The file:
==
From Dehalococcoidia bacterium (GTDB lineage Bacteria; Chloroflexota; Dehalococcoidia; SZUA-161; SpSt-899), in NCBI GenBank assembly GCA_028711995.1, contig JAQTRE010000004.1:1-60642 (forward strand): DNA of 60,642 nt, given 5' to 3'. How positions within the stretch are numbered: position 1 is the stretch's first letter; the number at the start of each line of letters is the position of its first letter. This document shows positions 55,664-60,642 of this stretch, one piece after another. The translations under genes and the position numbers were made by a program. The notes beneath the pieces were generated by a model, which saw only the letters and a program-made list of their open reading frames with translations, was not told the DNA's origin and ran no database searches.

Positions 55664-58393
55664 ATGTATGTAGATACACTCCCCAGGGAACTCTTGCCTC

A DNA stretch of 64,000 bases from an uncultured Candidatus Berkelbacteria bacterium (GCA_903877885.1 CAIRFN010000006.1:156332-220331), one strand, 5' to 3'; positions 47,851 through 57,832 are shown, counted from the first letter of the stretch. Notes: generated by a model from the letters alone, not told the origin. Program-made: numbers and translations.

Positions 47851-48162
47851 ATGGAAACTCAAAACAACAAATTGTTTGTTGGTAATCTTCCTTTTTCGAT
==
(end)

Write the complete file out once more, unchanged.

From Dehalococcoidia bacterium (GTDB lineage Bacteria; Chloroflexota; Dehalococcoidia; SZUA-161; SpSt-899), in NCBI GenBank assembly GCA_028711995.1, contig JAQTRE010000004.1:1-60642 (forward strand): DNA of 60,642 nt, given 5' to 3'. How positions within the stretch are numbered: position 1 is the stretch's first letter; the number at the start of each line of letters is the position of its first letter. This document shows positions 55,664-60,642 of this stretch, one piece after another. The translations under genes and the position numbers were made by a program. The notes beneath the pieces were generated by a model, which saw only the letters and a program-made list of their open reading frames with translations, was not told the DNA's origin and ran no database searches.

Positions 55664-58393
55664 ATGTATGTAGATACACTCCCCAGGGAACTCTTGCCTC

A DNA stretch of 64,000 bases from an uncultured Candidatus Berkelbacteria bacterium (GCA_903877885.1 CAIRFN010000006.1:156332-220331), one strand, 5' to 3'; positions 47,851 through 57,832 are shown, counted from the first letter of the stretch. Notes: generated by a model from the letters alone, not told the origin. Program-made: numbers and translations.

Positions 47851-48162
47851 ATGGAAACTCAAAACAACAAATTGTTTGTTGGTAATCTTCCTTTTTCGAT